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Which is preferred: al_mouse_button_down or mouse_state.buttons?
Brooklyn
Member #12,433
December 2010
avatar

I was reading through the documentation and noticed there are two functions to do exactly the same thing:

ALLEGRO_MOUSE_STATE* state;
al_get_mouse_state(state);
if(state.buttons & 1) { //First button is down (usually LMB)
    //MOVE THE THING!
}

OR

ALLEGRO_MOUSE_STATE* state;
al_get_mouse_state(state);
if(al_mouse_button_down(state, 1)) { //First button is down (usually LMB)
    //AND...THE OTHER THING!
}

Do they do the same thing internally?

Is one preferred over the other in certain situations?

Chris Katko
Member #1,881
January 2002
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They're not two functions. One is a function, the other is the variable in the structure that the function is reading.

There is a slim possibility that the API could change 10 years from now where "1" wouldn't mean the first button.

It's encapsulation. You use accessor functions (getters / setters) so that the underlying structure can be changed without affecting the rest of the code. For example, the "buttons" variable could be renamed "button_list" inside the mouse state structure and the second version will still work, whereas the direct-access one will now be broken. You could even change the variable type of "buttons" to be an int, a struct, or even a SQL query to a database, and that al_mouse_button_down() interface will remain the same. But you surely wouldn't be accessing a SQL database from a variable. *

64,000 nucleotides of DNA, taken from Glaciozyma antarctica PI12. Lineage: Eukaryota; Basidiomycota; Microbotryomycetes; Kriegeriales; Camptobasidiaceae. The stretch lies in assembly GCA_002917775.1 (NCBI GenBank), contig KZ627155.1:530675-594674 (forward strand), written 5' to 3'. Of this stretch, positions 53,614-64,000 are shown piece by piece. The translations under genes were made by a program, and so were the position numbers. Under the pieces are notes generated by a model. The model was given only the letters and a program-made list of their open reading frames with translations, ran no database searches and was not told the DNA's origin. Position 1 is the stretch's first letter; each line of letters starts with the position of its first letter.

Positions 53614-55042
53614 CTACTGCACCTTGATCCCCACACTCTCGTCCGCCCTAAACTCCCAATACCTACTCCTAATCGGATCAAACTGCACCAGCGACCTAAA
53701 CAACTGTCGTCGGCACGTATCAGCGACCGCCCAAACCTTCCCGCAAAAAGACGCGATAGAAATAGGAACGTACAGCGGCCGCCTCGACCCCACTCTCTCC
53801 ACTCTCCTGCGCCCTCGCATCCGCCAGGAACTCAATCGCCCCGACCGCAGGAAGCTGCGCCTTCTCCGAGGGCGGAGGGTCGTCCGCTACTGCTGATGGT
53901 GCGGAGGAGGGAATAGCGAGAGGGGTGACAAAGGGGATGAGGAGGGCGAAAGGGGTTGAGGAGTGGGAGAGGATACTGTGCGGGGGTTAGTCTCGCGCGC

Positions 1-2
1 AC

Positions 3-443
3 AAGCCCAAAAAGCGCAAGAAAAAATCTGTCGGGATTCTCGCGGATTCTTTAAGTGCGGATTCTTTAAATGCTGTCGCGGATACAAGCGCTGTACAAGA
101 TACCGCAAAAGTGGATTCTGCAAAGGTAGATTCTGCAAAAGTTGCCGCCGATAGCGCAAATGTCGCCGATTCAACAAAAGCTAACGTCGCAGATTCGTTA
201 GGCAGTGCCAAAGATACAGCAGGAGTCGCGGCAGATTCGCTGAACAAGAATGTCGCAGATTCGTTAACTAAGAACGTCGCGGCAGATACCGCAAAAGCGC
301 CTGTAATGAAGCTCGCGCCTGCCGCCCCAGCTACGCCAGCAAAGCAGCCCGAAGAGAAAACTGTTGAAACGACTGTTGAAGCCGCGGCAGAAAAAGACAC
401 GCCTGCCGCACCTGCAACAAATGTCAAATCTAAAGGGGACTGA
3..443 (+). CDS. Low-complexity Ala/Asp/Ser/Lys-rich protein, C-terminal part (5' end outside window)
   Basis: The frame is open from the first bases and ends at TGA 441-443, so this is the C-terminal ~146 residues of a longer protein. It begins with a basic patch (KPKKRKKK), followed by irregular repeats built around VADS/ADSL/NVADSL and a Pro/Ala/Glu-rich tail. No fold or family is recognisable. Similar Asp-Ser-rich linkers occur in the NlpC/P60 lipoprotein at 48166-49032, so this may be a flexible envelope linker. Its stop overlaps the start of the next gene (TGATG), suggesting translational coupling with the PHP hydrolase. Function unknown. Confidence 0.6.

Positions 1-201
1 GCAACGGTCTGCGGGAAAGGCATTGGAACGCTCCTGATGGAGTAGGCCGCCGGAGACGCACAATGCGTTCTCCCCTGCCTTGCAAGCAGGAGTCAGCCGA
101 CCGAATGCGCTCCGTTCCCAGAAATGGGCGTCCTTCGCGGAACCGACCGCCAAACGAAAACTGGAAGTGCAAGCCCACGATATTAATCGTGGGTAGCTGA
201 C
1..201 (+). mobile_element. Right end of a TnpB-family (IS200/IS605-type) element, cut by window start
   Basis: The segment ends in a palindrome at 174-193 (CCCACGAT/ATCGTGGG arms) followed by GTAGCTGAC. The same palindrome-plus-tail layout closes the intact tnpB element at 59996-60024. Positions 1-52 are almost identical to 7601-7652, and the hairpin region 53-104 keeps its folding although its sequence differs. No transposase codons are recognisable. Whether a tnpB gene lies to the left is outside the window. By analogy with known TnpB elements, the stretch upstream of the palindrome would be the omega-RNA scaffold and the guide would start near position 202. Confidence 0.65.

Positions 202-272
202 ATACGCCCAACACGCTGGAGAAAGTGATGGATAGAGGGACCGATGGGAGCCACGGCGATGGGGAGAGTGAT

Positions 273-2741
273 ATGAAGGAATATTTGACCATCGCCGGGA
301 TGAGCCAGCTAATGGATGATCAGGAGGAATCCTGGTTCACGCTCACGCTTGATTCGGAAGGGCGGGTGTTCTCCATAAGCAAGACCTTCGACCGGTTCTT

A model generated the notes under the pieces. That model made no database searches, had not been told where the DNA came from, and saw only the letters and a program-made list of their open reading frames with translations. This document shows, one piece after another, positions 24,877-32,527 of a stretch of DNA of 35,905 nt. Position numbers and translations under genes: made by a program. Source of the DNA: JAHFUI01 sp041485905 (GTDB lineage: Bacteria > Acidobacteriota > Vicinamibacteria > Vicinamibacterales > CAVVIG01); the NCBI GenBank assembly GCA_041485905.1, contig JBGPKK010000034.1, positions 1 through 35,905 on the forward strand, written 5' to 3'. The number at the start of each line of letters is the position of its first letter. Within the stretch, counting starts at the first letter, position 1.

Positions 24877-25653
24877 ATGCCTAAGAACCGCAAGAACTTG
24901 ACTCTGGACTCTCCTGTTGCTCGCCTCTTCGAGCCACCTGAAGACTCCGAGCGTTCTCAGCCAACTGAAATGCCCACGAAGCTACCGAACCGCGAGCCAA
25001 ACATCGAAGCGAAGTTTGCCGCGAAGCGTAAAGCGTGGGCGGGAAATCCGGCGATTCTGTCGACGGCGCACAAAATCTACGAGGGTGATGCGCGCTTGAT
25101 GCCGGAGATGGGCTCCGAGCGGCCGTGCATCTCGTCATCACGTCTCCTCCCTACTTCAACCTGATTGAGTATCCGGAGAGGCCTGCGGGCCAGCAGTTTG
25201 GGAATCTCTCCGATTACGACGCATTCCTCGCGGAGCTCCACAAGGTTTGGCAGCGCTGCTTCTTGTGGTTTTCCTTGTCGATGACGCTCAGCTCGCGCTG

If you don't mind the extra writing, use accessor functions always.

* (Fun sidenote: The D language supports "property functions" so that a getter/setter can appear to be, and be accessed like a variable. example)

[edit] And to make sure we're talking about the same thing here, you're still missing al_get_mouse_state(state); in your second example, so I'm assuming you meant to put it there.

-----sig:
“Programs should be written for people to read, and only incidentally for machines to execute.” - Structure and Interpretation of Computer Programs

Niunio
Member #1,975
March 2002
avatar

* (Fun sidenote: The D language supports "property functions" so that a getter/setter can appear to be, and be accessed like a variable. example [dlang.org])

I don't wan't to start a language war, but you were first. ;)

Object Pascal has properties too. The documentation description is quite complex, so there's a simple example:

  TYPE
    TMyClass = CLASS (TObject)
    PRIVATE
      fValue: INTEGER;

      FUNCTION GetValue: INTEGER;
      PROCEDURE SetValue (CONST aValue: INTEGER);
    PUBLIC
    (* Read-only property. *)
      PROPERTY OneProperty: INTEGER READ fValue;
    (* Getter and setter... *)
      PROPERTY OtherProperty: INTEGER READ GetValue WRITE SetValue;
    END;

C++ nor Java don't have properties, but you can always use methods.

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